ShareThis Page

Citizenship's price

| Tuesday, Feb. 11, 2014, 9:00 p.m.

Regarding The Associated Press news story “Immigration reform may hike cost of citizenship” : I really don't know how to express my opinion on this citizenship fray. My grandparents came to this great country from Europe (Austria and Slovenia) as immigrants, learned the language, customs and laws as best as they could, and studied and paid for their citizenship without any help from government.

They raised a family, obeyed laws, paid taxes and lived a fruitful life. It was their American dream.

Grandpap was a steelworker and Grandma did laundry, etc., to keep food on the table and a roof overhead. They were never rich, but the life they made here was better than what they would have had to endure in their native countries at the time.

I read with interest the news story about the proposed raised fines for illegal immigrants seeking citizenship until I came across the comments from Manuel Enrique Angel, who trained as a lawyer in El Salvador, is working as a cook in Houston, Texas, and wants to apply for citizenship.

It really tugged at my heartstrings that he has to pay $600 in rent. And in the next breath, he states he has car notes for $300 and $600! It will take him up to eight months to save up for the citizenship application fee.

I work 40-plus hours a week and don't make enough to have a combined $900 a month for vehicles alone! Change your priorities!

Marty Pecman


TribLIVE commenting policy

You are solely responsible for your comments and by using you agree to our Terms of Service.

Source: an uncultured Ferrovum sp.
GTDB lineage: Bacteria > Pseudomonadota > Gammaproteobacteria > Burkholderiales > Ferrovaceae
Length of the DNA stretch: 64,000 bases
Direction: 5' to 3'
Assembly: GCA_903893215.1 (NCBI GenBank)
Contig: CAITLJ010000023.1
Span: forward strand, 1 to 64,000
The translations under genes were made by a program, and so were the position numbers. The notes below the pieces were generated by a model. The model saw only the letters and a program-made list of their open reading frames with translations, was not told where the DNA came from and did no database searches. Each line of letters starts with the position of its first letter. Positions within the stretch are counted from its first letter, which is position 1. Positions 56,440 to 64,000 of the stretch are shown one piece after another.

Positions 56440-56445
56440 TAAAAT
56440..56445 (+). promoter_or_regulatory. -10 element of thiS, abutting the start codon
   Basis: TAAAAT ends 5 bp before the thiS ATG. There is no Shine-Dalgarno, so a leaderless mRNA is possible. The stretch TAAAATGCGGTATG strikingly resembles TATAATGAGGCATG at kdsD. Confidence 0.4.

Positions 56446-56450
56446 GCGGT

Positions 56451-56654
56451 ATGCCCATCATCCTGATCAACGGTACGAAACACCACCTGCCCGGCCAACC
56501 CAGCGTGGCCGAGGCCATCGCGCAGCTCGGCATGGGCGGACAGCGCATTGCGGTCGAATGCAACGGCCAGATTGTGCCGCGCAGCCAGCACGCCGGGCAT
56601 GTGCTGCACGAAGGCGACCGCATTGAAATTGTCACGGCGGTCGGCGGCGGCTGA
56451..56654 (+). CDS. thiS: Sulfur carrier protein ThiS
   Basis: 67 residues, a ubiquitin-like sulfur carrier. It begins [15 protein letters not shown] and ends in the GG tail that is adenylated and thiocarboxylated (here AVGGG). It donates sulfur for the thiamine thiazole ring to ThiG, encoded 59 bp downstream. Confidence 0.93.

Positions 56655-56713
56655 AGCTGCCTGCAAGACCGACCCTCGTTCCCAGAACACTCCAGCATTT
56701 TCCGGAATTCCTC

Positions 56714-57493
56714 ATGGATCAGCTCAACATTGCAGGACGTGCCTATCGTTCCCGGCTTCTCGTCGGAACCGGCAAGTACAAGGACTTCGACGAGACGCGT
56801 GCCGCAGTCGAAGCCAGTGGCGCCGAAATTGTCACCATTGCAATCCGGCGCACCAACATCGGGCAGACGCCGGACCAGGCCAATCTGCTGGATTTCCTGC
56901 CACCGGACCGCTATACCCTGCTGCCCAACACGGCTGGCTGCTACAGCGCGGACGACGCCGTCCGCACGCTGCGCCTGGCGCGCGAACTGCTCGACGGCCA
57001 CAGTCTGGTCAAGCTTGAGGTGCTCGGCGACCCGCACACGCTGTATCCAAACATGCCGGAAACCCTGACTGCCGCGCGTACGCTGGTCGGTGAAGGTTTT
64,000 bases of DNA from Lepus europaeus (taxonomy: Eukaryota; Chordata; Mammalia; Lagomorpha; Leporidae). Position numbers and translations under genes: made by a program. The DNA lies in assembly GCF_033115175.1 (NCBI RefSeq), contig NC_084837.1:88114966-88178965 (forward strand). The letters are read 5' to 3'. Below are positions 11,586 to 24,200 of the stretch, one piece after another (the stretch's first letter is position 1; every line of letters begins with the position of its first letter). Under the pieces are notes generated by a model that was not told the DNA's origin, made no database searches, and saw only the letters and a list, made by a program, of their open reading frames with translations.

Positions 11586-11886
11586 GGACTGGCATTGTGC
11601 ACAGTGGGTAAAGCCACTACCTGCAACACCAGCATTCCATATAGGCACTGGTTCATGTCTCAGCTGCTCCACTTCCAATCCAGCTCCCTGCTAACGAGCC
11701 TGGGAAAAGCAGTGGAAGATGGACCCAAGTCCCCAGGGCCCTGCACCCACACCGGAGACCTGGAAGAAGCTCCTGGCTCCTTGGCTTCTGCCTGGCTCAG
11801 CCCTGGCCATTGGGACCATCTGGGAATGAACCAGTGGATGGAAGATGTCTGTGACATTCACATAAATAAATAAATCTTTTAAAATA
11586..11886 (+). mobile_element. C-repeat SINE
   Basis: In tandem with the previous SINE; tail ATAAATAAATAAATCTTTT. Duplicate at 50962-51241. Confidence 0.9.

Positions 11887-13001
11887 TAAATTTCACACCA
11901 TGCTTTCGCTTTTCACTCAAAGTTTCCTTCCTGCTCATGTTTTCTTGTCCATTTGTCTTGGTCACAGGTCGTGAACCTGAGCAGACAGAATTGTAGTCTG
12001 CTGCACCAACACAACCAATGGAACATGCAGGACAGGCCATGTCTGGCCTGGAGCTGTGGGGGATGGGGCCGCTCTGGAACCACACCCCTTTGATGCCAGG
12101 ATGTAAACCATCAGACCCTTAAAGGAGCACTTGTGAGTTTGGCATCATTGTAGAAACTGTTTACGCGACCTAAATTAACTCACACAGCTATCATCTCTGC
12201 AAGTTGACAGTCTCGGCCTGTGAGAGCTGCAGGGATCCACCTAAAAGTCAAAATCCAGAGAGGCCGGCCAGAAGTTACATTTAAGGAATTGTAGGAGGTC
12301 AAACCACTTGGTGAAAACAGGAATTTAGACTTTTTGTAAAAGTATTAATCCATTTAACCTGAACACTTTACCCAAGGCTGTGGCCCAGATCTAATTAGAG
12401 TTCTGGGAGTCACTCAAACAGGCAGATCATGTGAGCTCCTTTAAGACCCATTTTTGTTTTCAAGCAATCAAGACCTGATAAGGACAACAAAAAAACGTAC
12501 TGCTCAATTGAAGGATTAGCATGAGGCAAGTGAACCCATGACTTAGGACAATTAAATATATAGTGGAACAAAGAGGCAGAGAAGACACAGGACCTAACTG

We moderate comments. Our goal is to provide substantive commentary for a general readership. By screening submissions, we provide a space where readers can share intelligent and informed commentary that enhances the quality of our news and information.

While most comments will be posted if they are on-topic and not abusive, moderating decisions are subjective. We will make them as carefully and consistently as we can. Because of the volume of reader comments, we cannot review individual moderation decisions with readers.

We value thoughtful comments representing a range of views that make their point quickly and politely. We make an effort to protect discussions from repeated comments either by the same reader or different readers

We follow the same standards for taste as the daily newspaper. A few things we won't tolerate: personal attacks, obscenity, vulgarity, profanity (including expletives and letters followed by dashes), commercial promotion, impersonations, incoherence, proselytizing and SHOUTING. Don't include URLs to Web sites.

We do not edit comments. They are either approved or deleted. We reserve the right to edit a comment that is quoted or excerpted in an article. In this case, we may fix spelling and punctuation.

We welcome strong opinions and criticism of our work, but we don't want comments to become bogged down with discussions of our policies and we will moderate accordingly.

We appreciate it when readers and people quoted in articles or blog posts point out errors of fact or emphasis and will investigate all assertions. But these suggestions should be sent via e-mail. To avoid distracting other readers, we won't publish comments that suggest a correction. Instead, corrections will be made in a blog post or in an article.